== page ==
"He? She? For some of us, gender is not so simple. For Trans* People by Trans* People. CtrlAltGender is a trans* advocacy, activism and support group. It is based at the University of the Witwatersrand (WITS) in Johannesburg but is by no means limited to Wits students/staff. Its main role is to provide a safe and secure trans* space to provide support and guidance to the trans* community within the local Joburg area. Beyond that the group functions to challenge cissexism within the university and the community at large.
Trans* is an umbrella term that refers to all of the identities within the gender identity spectrum. There’s a ton of diversity there, but we often group them all together (e.g., when we say “trans* issues). Trans (without the asterisk) is best applied to trans men and trans women, while the asterisk makes special note in an effort to include all non-cisgender gender identities, including transgender, transsexual, transvestite, genderqueer, genderfluid, non-binary, genderfuck, genderless, agender, non-gendered, third gender, two-spirit, bigender, and trans man and trans woman."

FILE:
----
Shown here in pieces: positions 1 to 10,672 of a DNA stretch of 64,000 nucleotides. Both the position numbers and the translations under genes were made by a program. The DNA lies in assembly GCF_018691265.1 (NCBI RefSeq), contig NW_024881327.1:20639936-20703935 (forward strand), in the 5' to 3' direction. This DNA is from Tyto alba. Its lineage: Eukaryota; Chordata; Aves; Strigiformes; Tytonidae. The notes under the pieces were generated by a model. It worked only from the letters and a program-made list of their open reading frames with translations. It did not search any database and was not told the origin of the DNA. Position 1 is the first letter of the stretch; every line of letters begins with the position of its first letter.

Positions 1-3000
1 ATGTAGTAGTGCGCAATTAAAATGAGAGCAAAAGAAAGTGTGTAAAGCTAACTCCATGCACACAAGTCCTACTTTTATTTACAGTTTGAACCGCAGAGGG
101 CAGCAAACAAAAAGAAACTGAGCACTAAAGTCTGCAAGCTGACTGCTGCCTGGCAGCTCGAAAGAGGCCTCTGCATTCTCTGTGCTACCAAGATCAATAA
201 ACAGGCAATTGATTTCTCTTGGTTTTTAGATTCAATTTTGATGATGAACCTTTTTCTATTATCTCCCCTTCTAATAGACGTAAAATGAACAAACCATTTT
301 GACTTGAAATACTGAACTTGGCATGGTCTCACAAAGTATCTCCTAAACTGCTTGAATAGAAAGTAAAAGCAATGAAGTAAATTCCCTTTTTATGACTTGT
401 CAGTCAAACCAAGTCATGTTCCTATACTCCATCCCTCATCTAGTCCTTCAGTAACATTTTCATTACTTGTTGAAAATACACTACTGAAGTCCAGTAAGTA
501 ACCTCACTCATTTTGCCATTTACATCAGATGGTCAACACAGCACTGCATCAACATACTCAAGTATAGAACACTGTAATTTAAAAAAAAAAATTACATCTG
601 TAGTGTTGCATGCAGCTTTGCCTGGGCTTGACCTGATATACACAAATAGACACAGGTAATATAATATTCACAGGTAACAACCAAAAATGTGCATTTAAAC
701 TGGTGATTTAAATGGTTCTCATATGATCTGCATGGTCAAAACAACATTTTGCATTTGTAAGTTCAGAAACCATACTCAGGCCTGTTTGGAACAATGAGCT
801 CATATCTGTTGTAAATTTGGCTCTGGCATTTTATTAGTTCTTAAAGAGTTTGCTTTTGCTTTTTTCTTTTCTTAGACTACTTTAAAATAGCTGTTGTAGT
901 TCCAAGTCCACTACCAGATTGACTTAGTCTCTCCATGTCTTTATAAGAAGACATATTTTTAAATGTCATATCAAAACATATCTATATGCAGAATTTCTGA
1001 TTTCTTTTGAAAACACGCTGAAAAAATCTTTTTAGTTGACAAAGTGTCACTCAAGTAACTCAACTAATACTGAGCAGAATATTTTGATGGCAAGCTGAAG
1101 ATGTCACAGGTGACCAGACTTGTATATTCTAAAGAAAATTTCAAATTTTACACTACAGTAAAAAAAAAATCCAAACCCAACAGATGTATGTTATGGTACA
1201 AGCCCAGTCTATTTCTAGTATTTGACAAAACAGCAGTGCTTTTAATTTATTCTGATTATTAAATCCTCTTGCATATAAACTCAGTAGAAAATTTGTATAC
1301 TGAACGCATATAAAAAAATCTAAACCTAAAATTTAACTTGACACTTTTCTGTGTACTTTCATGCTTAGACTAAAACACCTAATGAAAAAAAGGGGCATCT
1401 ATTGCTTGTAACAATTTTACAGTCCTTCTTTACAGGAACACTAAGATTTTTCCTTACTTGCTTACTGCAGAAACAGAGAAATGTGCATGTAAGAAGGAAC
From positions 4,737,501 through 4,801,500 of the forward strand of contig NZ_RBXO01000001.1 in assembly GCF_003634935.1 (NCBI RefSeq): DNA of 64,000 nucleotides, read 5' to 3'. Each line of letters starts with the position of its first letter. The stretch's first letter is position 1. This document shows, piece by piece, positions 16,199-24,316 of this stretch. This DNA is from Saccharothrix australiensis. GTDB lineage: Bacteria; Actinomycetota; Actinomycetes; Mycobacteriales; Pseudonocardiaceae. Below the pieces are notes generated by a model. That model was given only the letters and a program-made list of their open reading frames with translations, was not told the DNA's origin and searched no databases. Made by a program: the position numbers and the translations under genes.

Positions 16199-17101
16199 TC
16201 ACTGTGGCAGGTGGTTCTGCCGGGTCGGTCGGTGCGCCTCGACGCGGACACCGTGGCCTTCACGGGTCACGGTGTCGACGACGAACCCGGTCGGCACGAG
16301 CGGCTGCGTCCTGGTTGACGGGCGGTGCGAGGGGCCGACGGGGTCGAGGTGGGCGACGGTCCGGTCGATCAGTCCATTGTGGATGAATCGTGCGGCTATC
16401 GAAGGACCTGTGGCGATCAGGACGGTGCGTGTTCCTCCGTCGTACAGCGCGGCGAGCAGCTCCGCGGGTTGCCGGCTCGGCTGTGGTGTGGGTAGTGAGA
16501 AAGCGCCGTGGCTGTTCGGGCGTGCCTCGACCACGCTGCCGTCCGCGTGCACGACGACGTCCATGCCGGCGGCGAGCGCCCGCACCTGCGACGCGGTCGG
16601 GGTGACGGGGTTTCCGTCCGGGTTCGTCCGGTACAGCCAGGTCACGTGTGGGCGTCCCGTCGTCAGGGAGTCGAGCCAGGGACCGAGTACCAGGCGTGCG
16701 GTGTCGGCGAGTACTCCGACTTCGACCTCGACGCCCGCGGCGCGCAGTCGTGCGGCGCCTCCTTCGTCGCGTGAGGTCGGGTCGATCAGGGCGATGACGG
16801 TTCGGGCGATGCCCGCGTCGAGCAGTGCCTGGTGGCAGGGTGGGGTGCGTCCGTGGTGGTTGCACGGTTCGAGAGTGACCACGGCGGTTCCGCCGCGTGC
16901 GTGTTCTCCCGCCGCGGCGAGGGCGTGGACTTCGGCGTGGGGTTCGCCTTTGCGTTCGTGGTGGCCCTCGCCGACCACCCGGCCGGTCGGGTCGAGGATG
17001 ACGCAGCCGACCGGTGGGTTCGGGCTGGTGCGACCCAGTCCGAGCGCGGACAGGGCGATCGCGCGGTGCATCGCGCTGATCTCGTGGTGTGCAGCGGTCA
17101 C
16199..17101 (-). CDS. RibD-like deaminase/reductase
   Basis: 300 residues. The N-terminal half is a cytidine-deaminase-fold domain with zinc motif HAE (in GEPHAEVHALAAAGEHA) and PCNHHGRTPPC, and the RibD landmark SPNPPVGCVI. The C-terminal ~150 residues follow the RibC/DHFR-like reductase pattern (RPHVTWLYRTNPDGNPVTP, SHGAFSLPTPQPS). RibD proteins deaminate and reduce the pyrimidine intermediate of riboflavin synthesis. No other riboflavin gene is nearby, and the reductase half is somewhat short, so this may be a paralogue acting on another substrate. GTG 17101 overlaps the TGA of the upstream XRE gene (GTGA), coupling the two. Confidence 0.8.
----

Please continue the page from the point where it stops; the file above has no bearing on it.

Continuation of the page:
Any queries about the group can be directed to Jocelyn (firstname.lastname@example.org). The group also has a Facebook page and a Twitter account.
We have identified a need for more collaboration and support for mental healthcare professionals working with transgender, intersex and gender-variant individuals. We would like to invite interested parties to our upcoming meeting to:
DATE: Wednesday 19 February 2014
VENUE : The Family and Child Therapy Centre, 22 First Avenue, Melville (next door to the Melville Animal Clinic)
TIME: 19h15 for 19h30
RSVP TO: Jonathan Bosworth on email@example.com or 083 703 5121 by Wednesday 12 February
Jonathan Bosworth (Counselling Psychologist),
Claire Jaynes (Counselling Psychologist), and
Fred Walter (Clinical Psychologist)